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Introducing The Blancpain Fifty Fathoms Bathyscaphe Chronograph Flyback Watch In Green

introducing-the-blancpain-fifty-fathoms-bathyscaphe-chronograph-flyback-watch-in-green

BY HARLAN CHAPMAN-GREEN

Hot on the heels of the Fifty Fathoms Day Date Desert Edition watch we saw on Monday, we’re now pleased to present the Fifty Fathoms Bathyscaphe Chronograph Flyback with a distinctive green colour. Blue has been the colour of the moment for a while now when it comes to watches. Recently, though, we’ve seen watchmakers introducing green watches, one of those traditional watchmakers that’s surprisingly ahead of the curve is Blancpain which has debuted another Fifty Fathoms model.

Based on the Fifty Fathoms Bathyscaphe, the new Chronograph Flyback features a green unidirectional diver’s bezel and green dial. Said dial has a sunburst effect radiating from the centre of it thanks to some hand finishing by the Blancpain manufacture. The Fifty Fathoms Bathyscaphe has always seemed to be the “affordable” Blancpain, the one you’d get if you can’t quite stomach the asking price of the big boy with the domed sapphire bezel. However, after playing around with a calendar version in their Bond Street boutique in London, I felt my views on it had changed. 

There’s a lot to like about the Bathyscaphe, the first thing being the size. The classic Fifty Fathoms is both large in diameter and very thick, with the chronograph models getting on for 45mm in diameter and an enormous 15.5mm thickness, that’s close to the Seamaster Planet Ocean Chronograph. That makes the Fifty Fathoms Bathyscaphe Chronograph Flyback’s 43.6mm x 15.25mm case seem positively microscopic. You won’t have a weight problem from this watch, though the case appears to be brushed titanium it’s actually made of ceramic. Weirdly, Blancpain’s press release says the case is black, I think something got lost in translation there.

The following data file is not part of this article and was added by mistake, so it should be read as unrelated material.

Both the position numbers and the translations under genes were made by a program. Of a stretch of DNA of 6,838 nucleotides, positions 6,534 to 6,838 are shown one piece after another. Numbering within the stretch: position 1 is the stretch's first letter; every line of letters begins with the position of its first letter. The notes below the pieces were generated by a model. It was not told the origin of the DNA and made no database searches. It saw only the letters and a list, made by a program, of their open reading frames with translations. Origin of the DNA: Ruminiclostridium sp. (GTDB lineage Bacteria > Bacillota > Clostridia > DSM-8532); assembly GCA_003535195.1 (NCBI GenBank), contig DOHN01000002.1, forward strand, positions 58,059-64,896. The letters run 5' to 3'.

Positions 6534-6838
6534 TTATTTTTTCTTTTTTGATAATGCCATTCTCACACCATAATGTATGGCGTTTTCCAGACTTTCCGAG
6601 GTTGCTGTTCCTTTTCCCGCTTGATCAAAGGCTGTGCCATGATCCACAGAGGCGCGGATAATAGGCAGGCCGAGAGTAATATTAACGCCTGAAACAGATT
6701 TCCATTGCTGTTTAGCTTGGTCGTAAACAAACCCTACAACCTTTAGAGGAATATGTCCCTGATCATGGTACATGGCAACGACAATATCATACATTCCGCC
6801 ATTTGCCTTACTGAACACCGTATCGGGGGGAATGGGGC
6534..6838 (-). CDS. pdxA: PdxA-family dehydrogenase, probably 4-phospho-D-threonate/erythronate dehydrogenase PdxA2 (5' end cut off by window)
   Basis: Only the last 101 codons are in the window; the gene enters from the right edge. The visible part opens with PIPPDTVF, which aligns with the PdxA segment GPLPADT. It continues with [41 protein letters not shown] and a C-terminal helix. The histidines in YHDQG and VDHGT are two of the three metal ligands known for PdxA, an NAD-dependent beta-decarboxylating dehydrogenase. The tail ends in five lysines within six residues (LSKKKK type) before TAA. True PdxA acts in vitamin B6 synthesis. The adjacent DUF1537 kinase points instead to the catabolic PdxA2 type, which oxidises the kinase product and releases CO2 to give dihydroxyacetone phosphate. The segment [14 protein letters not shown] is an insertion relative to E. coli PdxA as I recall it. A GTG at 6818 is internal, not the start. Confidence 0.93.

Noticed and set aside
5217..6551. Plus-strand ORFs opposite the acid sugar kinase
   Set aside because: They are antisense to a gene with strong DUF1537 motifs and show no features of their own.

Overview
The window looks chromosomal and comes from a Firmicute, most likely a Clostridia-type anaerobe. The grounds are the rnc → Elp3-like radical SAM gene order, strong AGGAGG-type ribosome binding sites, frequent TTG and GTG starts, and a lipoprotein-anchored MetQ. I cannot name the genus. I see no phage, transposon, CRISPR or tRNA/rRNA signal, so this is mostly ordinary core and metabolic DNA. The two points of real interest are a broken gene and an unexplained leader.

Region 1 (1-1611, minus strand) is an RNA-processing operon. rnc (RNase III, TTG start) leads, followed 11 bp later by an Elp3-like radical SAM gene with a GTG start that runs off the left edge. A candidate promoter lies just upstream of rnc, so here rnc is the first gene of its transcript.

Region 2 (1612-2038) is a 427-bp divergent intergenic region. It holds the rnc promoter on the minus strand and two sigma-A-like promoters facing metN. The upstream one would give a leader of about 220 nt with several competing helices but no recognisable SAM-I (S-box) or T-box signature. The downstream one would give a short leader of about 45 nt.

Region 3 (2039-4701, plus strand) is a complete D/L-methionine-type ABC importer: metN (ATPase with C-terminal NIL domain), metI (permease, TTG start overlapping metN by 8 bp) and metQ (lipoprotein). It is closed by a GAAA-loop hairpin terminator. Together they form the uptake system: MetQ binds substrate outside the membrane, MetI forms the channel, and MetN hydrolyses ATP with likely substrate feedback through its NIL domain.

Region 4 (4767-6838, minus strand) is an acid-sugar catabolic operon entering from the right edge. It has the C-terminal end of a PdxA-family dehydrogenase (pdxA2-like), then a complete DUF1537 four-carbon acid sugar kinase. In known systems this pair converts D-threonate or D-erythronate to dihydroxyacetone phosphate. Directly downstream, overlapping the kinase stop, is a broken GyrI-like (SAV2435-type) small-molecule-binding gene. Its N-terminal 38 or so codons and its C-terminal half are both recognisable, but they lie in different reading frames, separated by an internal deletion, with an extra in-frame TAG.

The watch is very stylish for a sports watch, but it is still a sports watch at heart. That means Blancpain has put some thought into the design of the mechanics of the watch. For instance, the chronograph pushers are safely operable when underwater. The only other company I can think of that does this with its watches is Blancpain’s Swatch-owned sister Omega, most chronographs are not safe to be used when submerged as their gasket design will allow water into the case. 

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On display through the sapphire caseback of the watch is the calibre F385. It’s got all the mod-cons you could want from a modern chronograph movement. It features a vertical clutch which won’t get damaged if you leave the chronograph running all the time and a column wheel controls the chronograph and flyback functions, so the hands always operate smoothly even when flying back. It also has a 50-hour power reserve, and thanks to a 5Hz beat rate it is more than a match for the legendary Zenith El Primero movement. Except this one is housed in a robust and attractive case.

The price for this one is high as you’d expect of a Blancpain. If you want one of these, they aren’t limited in production numbers and will set you back $17,200. It does come on sailcloth strap, which is cool.

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